Hop off the regular tourist track for a few hours and get ready for some bizarre little treats. Check out our favourite quirky highlights in Dublin’s fairly strange city.
Yes, you read that right. When visiting Dublin, spend a few unconventional moments pondering Napoleon Bonaparte’s dental hygiene. During the French leader’s imprisonment on the island of St Helena, he was under the care of Irish physician Barry Edward O’Meara. The pair struck up a friendship and Napoleon gifted the surgeon with the toothbrush, a real luxury item in those days. Today you’ll find the elegant brush, with the letter ‘N’ stamped on its silver gilt handle, at the Royal College of Physicians' Heritage Centre on Kildare Street.
Wander over to O’Connell Bridge to find a hoax plaque erected for the fictional Father Pat Noise. It mysteriously appeared one day, marking the spot where the Fr Noise drowned in 1919 when his carriage plunged into the River Liffey under suspicious circumstances. Baffled historians eventually sniffed out a bit of trickery by the two Dublin brothers who stealthily installed the plaque. They claimed it as a tribute to their dad, the fictional ‘Father Pat Noise’ being an anagram of pater noster (or Latin for ‘our father’). Dublin City Council had planned to remove the commemorative joke, but when bemused Dubliners started to leave floral tributes, they let it stay.
The iconic Camino de Santiago pilgrimage attracts free spirited travellers from all over the world. With its network of routes stretching across Europe, all roads lead to the Cathedral of Santiago de Compostela in Galicia, northwest Spain. But did you know that the Camino’s first stop is right here in Dublin? At St James’s Church in the Liberties, The Camino Society issues the Pilgrim Passport and you can get your first stamp there. Conveniently, the next stamp can be found next door at the Guinness Storehouse and there’s a long history between St James’s Gate and the pilgrimage. While you’re here, you might as well sink a pint of the black stuff to send you on your way in style.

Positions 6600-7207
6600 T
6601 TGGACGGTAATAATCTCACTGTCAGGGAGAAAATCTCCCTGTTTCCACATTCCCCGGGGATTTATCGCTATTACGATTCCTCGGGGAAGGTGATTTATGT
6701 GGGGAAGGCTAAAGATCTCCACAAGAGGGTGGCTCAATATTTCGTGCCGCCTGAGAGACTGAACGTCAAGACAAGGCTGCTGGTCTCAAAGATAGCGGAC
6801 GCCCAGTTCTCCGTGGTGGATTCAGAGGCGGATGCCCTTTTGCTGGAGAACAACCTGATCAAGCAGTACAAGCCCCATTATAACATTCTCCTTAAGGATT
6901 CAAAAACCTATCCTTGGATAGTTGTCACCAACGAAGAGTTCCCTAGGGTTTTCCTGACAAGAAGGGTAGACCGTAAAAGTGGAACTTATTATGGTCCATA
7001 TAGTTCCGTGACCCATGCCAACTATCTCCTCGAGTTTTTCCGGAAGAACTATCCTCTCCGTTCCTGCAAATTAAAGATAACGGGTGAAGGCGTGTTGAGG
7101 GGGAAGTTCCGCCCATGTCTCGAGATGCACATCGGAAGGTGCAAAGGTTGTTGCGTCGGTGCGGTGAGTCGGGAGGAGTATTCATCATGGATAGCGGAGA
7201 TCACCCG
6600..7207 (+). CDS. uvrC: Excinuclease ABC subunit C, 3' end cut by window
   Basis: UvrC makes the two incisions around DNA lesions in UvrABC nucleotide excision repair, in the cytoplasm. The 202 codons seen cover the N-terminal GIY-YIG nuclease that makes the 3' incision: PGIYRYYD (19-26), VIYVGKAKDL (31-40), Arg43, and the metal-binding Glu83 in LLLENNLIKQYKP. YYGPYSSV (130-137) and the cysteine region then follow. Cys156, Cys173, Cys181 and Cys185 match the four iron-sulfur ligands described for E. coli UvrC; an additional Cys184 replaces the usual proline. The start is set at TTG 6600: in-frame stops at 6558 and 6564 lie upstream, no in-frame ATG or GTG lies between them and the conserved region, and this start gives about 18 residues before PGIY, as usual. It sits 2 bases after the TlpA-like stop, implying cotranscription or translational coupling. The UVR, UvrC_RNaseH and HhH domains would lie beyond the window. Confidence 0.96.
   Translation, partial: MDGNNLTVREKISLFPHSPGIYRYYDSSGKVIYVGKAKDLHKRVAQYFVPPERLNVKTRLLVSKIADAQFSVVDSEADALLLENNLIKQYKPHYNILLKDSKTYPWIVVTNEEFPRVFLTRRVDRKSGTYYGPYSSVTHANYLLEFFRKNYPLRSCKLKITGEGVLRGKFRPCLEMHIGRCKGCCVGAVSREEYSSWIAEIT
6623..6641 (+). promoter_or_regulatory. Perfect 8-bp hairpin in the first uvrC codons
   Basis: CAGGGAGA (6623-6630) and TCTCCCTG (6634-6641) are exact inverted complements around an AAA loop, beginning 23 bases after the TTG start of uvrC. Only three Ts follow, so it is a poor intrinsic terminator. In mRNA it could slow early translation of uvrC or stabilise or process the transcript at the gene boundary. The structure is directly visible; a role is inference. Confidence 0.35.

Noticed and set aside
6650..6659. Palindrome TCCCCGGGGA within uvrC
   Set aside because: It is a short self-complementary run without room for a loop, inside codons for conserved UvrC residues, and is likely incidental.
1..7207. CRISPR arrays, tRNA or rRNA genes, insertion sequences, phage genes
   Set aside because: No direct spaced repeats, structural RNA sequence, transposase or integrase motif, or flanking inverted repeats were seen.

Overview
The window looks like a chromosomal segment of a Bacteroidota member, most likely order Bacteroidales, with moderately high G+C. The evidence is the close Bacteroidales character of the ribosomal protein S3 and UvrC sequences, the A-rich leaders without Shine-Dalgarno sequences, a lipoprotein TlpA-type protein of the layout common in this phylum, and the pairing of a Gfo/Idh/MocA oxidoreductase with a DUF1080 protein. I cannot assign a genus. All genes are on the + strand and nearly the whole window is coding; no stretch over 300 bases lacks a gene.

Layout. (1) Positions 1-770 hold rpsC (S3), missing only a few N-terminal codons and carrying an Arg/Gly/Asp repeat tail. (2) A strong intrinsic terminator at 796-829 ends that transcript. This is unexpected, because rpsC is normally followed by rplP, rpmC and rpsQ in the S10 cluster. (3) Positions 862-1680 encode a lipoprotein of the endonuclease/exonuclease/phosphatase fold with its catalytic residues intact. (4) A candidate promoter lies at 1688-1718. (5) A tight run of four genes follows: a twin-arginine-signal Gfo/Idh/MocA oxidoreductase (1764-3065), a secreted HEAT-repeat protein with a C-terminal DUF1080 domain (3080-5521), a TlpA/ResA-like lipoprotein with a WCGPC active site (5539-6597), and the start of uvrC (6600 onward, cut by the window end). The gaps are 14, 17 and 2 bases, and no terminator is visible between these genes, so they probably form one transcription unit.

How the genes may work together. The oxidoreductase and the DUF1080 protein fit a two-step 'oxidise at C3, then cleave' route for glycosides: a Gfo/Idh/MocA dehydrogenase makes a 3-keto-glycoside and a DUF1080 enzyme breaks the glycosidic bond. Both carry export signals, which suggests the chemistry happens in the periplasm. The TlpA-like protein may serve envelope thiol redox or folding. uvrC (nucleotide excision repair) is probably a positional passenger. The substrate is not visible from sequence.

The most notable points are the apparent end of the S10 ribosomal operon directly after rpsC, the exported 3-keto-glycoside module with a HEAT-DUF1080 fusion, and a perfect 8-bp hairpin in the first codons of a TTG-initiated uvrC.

As you enter the King’s Inns grounds at Constitution Hill, you’ll be greeted by an unusual sight. The tree you’ll see before you is a beautiful London plane and is listed as one of the country’s Heritage Trees by the Tree Council of Ireland. But it’s the fact that it’s feasting on a park bench that’ll grab your attention and get you posing for your next profile pic. It’s just off the tourist trail if you're heading to Phoenix Park, so you may have to ask a friendly local for directions. Look out for the splendid wrought iron gates and once you pass through them, you can’t miss it.
Do you dare visit our next spine-tingling oddity? Those of you brave enough will find the crypt at St. Michan’s a stone’s throw from the Jameson Distillery Bow St., handy if you need a stiff drink afterwards. Underneath the church dating back to 1095 are five long burial vaults containing the mummified remains of Dublin's most influential 17th, 18th and 19th-century families. Thanks to the limestone in the walls, this spooky underground space is home to some well preserved nightmarish relics including the four hundred-year-old remains of a nun and the Sheares Brothers who took part in the 1798 rebellion among other notables.
Legend has it that the unfortunate young Patrick was brought to Ireland by pirates in the 5th century, who left him to tend sheep in the cold mountains. Though he escaped back to Britain, he missed Ireland and eventually returned here as a missionary, bringing Christianity with him. 7th century writer Tírechán claimed that Red Island by the seaside village of Skerries is the first place Patrick set foot when he returned, leaving a pretty impressive footprint in the rock as he did so. It’s believed to be a lucky omen, so be sure to make a wish as you place three fingers into the water that’s pooled in the footprint. This symbolises the shamrock, which Patrick famously used to explain the trinity of the Father, the Son and the Holy Spirit.
Venture inside the beautiful 12th century St. Audoen's Church and you’ll find what's mysteriously known as the 'Lucky Stone'. A slab of granite bearing a Greek cross, it’s thought to be the tombstone of an early Irish saint. But how did it get a reputation for being lucky? Back in 1309, the Mayor of Dublin erected a public drinking cistern in the nearby Cornmarket and laid the stone against it to guard visitors from disease and illness. From then on, the stone was said to have magical properties. Indeed, when it was stolen in 1826 the clever stone apparently grew heavier and heavier as the thieves made their escape, forcing them to abandon it just outside the city. When it finally made its way back to St. Audoen’s, it was given pride of place just inside the door with visitors invited to touch it for luck.
On Killiney Hill on the south coast of Dublin, you can rest in the seat of an ancient druid. Ok, not quite. Although the three slabs that make up this intriguing monument were originally part of a series of Bronze Age cairns (burial chambers), it’s thought that they were made into a chair as part of a Victorian folly years later. Either way, take a load off and take in the lush green surrounds of this tranquil hideaway.
If offbeat escapades are your thing, discover more things to see and do in Dublin.